Social media alone did not result in many contributions. It may be that since Facebook trains people to act only in ways that ask for limited effort — say the posting of pithy comments, a quick birthday wish, or simply by clicking “like,” that the more involved proposition of going to another website, watching a pitch video, selecting a donor perk, getting out your credit card and registering on the site was too much to ask. We are more accustomed to thoughtful engagement with email communication, however, so it may be that email is a more natural vehicle for calls to action, such as a fundraising pitch.
We sent out about sixteen emails during the course of the campaign as well as five updates through the Indiegogo site. Emails were targeted to specific audiences: two went as press releases to news agencies (these produced no stories or coverage), eight went out to potential donors, two went to project collaborators and other institutional partners to encourage them to spread the news and help recruit donors, two went to previous donors to thank them and encourage them to spread the news, two others targeted new potential donors added to our email list mid-campaign. I also sent individual emails to some friends and institutional partners early in the campaign to help jumpstart activity. About 25% of our email list donated to the campaign. Some who I barely knew were extraordinarily generous; others who I knew well never responded. As far as I know, we received no boost from the Indiegogo site and were never featured in such as way as to inspire unexpected donations. This was disappointing. I was told by others who had done successful crowdfunding campaigns to send out emails every 2 or 3 days and that coming up with enough inspiring communication material was one reason to keep the campaign short. Since my list was made up primarily of friends, family, and professional contacts, I was reluctant to spam them too badly, so erred (especially mid-campaign) on the side of less communication. I found that emails during the week were more productive than those sent on the weekend. One sent on a Saturday evening produced only one donation that day and none on Sunday, but led to more activity on Monday morning.
The Emotional Roller Coaster
As the campaign matured and we got closer to success, I found myself more able to pull away from watching for contributions. Before then it was easy to become obsessive. I also came to appreciate that some of my contacts would never donate: maybe their spam filters captured my emails, maybe they didn’t like the idea or had other priorities, maybe they just weren’t in the habit of donating to things. I learned to not take it personally, but I sent thank you emails to those who did contribute. Ideally soon after their gift. The campaign overall was both time and mind-consuming. I got less done on the project itself during this period, as managing the campaign took much of my time and attention. Making the goal was fantastic, but also exhausting.
Raising money to make your dream possible is certainly the most important benefit of crowdfunding, yet it’s not the only one. In addition to raising funds, your crowdfunding effort serves as a great marketing tool to get the word out about your project. Making your goal gives your effort a boost; it shows people care about what you do and gives you the sheen of success. We raised funds, but we also raised friends. Today’s mediascape is open but cacophonous and it’s difficult to be heard above the din. Our crowdfunding campaign cut through — at least among our own social circles. I also think that putting the campaign together helped our foundation to better articulate its goals and to develop a stronger project. We also worked hard to improve our website during the campaign and added content and playlists to our Youtube channel, which raised the quality of the whole effort. Our website traffic increased about 500% during the campaign and remains stronger even now after the campaign has finished. We’ve also built a database of 150 supporters who we will share news with in the future and who we hope will continue to be interested in and support our work.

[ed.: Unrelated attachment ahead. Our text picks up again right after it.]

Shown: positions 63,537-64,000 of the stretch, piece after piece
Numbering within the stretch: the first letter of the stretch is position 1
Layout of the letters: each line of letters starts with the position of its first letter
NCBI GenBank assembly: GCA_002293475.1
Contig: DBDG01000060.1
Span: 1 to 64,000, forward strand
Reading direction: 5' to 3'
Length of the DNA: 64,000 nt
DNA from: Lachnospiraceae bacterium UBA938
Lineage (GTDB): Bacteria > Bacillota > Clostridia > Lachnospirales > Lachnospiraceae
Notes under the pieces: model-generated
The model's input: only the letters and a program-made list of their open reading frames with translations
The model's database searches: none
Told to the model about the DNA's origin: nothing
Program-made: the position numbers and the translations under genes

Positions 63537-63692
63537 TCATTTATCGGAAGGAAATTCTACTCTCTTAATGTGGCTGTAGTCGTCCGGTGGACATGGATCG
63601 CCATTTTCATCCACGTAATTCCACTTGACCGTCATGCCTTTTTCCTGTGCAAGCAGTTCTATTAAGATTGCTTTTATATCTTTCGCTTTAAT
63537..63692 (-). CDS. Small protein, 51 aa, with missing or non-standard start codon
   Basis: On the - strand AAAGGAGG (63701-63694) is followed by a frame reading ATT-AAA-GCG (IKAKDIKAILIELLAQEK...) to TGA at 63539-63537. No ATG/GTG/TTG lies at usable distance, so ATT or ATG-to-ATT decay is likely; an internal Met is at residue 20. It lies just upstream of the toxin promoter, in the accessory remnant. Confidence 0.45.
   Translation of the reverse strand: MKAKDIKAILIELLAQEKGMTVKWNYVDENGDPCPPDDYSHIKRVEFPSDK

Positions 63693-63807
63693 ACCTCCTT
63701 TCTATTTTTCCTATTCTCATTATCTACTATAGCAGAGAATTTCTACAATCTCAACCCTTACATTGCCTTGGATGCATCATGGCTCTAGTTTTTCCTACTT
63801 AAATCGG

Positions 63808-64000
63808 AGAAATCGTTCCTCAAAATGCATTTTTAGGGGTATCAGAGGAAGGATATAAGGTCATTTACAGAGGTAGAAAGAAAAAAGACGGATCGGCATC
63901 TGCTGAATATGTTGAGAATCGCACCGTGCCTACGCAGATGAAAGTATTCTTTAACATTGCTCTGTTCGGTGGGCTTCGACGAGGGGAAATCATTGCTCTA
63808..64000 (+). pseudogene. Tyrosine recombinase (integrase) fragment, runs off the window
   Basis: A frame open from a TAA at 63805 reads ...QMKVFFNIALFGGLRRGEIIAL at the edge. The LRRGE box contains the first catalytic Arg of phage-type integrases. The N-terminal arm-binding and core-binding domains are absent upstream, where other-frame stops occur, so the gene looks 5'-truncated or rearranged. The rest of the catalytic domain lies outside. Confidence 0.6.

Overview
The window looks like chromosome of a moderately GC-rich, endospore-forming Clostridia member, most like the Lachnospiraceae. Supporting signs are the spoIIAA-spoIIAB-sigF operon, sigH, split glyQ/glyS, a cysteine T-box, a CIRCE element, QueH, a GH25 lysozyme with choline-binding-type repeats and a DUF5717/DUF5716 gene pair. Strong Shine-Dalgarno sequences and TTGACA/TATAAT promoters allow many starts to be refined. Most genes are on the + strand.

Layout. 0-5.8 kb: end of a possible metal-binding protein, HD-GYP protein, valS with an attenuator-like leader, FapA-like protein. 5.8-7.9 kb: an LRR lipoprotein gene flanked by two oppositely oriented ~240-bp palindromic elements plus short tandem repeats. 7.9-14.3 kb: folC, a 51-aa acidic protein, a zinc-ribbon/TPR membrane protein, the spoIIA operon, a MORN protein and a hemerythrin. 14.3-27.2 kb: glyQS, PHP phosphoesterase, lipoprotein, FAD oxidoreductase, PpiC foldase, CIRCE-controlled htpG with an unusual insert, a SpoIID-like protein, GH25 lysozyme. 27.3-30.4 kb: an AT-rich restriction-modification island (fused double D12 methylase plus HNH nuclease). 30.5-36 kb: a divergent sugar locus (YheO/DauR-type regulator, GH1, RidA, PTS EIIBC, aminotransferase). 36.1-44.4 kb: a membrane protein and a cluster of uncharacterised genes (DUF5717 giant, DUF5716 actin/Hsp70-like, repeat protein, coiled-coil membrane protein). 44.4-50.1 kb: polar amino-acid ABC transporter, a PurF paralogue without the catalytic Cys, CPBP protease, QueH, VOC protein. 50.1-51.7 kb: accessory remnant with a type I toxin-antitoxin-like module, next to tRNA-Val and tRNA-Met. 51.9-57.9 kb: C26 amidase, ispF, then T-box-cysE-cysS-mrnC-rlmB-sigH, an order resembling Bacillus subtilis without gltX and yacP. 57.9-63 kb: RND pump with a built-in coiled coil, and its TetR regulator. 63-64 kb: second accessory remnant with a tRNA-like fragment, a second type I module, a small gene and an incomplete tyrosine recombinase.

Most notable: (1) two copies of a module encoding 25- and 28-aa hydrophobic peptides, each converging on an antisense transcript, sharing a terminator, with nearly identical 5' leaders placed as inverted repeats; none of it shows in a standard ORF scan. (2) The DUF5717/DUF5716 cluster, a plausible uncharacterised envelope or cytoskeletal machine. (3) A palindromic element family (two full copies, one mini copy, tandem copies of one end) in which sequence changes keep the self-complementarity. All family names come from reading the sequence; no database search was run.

Seek Advice and Take Your Time
I spoke with three creators of previously successful crowdfunding campaigns to get advice and insights into the process. (One of the best was a talk by U-M SMTD alumnus and Open Goldberg Project Co-Founder Robert Douglass who gave a talk for Arts Enterprise — click here.) I also read the many online guides and suggestions on the Kickstarter and Indiegogo sites. From each source I found things to imitate as well as suggestions that seemed less applicable to our specific situation. In the end, I think you can be both successful and true to your own ideas and ideals. I can also admit that I delayed the anticipated start of our campaign for a couple of weeks as it became clear that being successful was more than a great video and project description. You have to develop a strong communications plan and large list of email addresses. You need a plan for a matching fund and for future information updates that show that your project is progressing even as the campaign continues. It’ll never be perfect, but don’t rush into the campaign without preparing for your email communications.
Crowdfunding is a powerful tool and for our purposes the Indiegogo 501(c)(3) benefits were worth any sacrifice in name recognition. Having succeeded, I can enjoy the bonus emotional boost and the sheen of success that the crowdfunding campaing has given our organization. There is risk, however, as to fail might damage not just this one project, but the organization. Yet, I think the risk is worth it, especially if you make the commitment to giving your crowdfunding campaign your best effort.